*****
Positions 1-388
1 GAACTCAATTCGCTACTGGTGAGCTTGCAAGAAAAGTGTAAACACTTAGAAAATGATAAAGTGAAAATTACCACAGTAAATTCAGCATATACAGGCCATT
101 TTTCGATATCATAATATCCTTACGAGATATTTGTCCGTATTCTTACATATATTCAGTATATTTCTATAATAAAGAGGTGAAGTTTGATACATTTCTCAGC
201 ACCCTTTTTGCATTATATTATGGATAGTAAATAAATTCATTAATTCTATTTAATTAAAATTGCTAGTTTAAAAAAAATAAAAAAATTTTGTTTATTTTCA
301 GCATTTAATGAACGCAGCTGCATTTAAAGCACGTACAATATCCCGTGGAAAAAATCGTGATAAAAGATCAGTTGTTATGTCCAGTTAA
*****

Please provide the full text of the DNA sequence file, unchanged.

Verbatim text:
Positions 1-388
1 GAACTCAATTCGCTACTGGTGAGCTTGCAAGAAAAGTGTAAACACTTAGAAAATGATAAAGTGAAAATTACCACAGTAAATTCAGCATATACAGGCCATT
101 TTTCGATATCATAATATCCTTACGAGATATTTGTCCGTATTCTTACATATATTCAGTATATTTCTATAATAAAGAGGTGAAGTTTGATACATTTCTCAGC
201 ACCCTTTTTGCATTATATTATGGATAGTAAATAAATTCATTAATTCTATTTAATTAAAATTGCTAGTTTAAAAAAAATAAAAAAATTTTGTTTATTTTCA
301 GCATTTAATGAACGCAGCTGCATTTAAAGCACGTACAATATCCCGTGGAAAAAATCGTGATAAAAGATCAGTTGTTATGTCCAGTTAA